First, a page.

Immigration and North Carolina
North Carolina’s Research Triangle Park Supports Innovation, Spurs Job Creation
Date: April 22, 2011
Diversely skilled immigrants create North Carolinian wealth.
Since the late 1950’s Research Triangle Park (RTP) at the center of the Durham, Chapel Hill, and Raleigh communities has played a critical role in diversifying the economy of North Carolina. A state economy that was once based on manufacturing and agriculture has emerged as one of the nation’s most active centers of innovation and research and development. In 1997, Time magazine called RTP “the region’s showcase for jobs and technology” and cited the impact of these jobs on population growth in the area.1 Subsequently, new North Carolinians, including those born abroad, have led growth in the biotechnology and financial service industries, making North Carolina a unique gateway for immigrants seeking to achieve the American dream for themselves while creating jobs and renewing the nation’s economy
Immigrants to the Raleigh-Durham region are a critical part of the local labor force in two equally significant ways: they fill many of the high-skill, high-wage jobs in education, research, and technology and they are employed in the service sector jobs that stem from population growth. Both types of workers are key to the region’s success. As the Research Triangle Regional Partnership identified in two consecutive five-year Economic Development Strategy documents, the key to economic success is job creation. Each report has set a goal of creating 100,000 new jobs in the 5-year period following its publication, and the region has succeeded in achieving this benchmark.
In order to guarantee its ongoing success, RTP must continue to attract a steady supply of high tech workers, but it must also take steps towards attracting the diversified workforce that will open small businesses and build the infrastructure, housing, and amenities of a growing 21st century population. Companies hiring high-skilled immigrant workers largely rely on their ability to secure employees through the H1-B visa process, which is costly, complicated, and limited in providing workers in a timely fashion for the often shifting needs of a dynamic market.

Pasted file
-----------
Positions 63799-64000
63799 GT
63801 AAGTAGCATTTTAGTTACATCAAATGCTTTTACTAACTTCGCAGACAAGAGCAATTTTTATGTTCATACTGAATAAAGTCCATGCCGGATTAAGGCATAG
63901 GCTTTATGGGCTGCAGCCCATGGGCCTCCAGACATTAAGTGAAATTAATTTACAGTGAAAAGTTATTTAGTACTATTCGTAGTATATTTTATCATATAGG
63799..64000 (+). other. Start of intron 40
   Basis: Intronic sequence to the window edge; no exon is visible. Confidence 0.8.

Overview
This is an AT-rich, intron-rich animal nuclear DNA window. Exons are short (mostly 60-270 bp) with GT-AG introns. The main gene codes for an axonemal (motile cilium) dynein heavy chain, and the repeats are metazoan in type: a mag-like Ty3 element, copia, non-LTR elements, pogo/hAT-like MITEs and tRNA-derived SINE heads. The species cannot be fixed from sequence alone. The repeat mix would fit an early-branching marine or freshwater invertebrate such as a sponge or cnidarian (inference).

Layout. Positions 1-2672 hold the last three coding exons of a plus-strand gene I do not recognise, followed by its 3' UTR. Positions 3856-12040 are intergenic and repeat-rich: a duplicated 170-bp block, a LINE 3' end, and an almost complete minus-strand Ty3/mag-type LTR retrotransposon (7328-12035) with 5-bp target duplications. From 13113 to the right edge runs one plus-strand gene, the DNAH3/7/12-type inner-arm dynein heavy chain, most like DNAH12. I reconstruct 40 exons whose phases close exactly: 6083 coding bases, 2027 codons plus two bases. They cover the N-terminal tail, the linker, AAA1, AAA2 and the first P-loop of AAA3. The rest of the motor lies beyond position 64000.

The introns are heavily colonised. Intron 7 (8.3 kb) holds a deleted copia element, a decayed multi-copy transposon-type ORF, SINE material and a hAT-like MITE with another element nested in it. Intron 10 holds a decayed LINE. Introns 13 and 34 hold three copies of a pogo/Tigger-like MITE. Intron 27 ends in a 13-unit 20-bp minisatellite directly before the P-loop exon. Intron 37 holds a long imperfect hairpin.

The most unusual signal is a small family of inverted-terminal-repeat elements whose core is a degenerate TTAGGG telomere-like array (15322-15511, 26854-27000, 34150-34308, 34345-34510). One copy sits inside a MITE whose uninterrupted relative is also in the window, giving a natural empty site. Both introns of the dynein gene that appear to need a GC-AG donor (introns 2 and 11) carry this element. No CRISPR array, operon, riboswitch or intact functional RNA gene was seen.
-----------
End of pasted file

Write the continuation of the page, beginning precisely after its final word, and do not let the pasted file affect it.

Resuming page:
Concentrated in construction, landscaping, food service, and hospitality, low skill jobs are often filled by Hispanic and Asian immigrants who are part of a more mobile and fluid work force. When demand is high, reports show that workers migrate to fill new positions and often leave when demand wanes.2 They provide the labor to build new houses, schools, and roads, and they expand the local tax base while increasing overall business activity through their consumption power. In 2009, a report by the Kenan Institute of Private Enterprise at UNC-Chapel Hill stated that if recent migration trends continue, “the total economic impact of Hispanic spending in the state could increase to $18 billion by 2009.”
Without immigrants to fill lower skilled jobs, many of the high-skilled jobs that put Research Triangle Park on the global map would not be possible. North Carolina, like many other states in the country stand to hugely benefit from immigration reform that connects workers to jobs and connects entrepreneurs to new opportunities, while building bridges to greater prosperity between and beyond the region’s communities.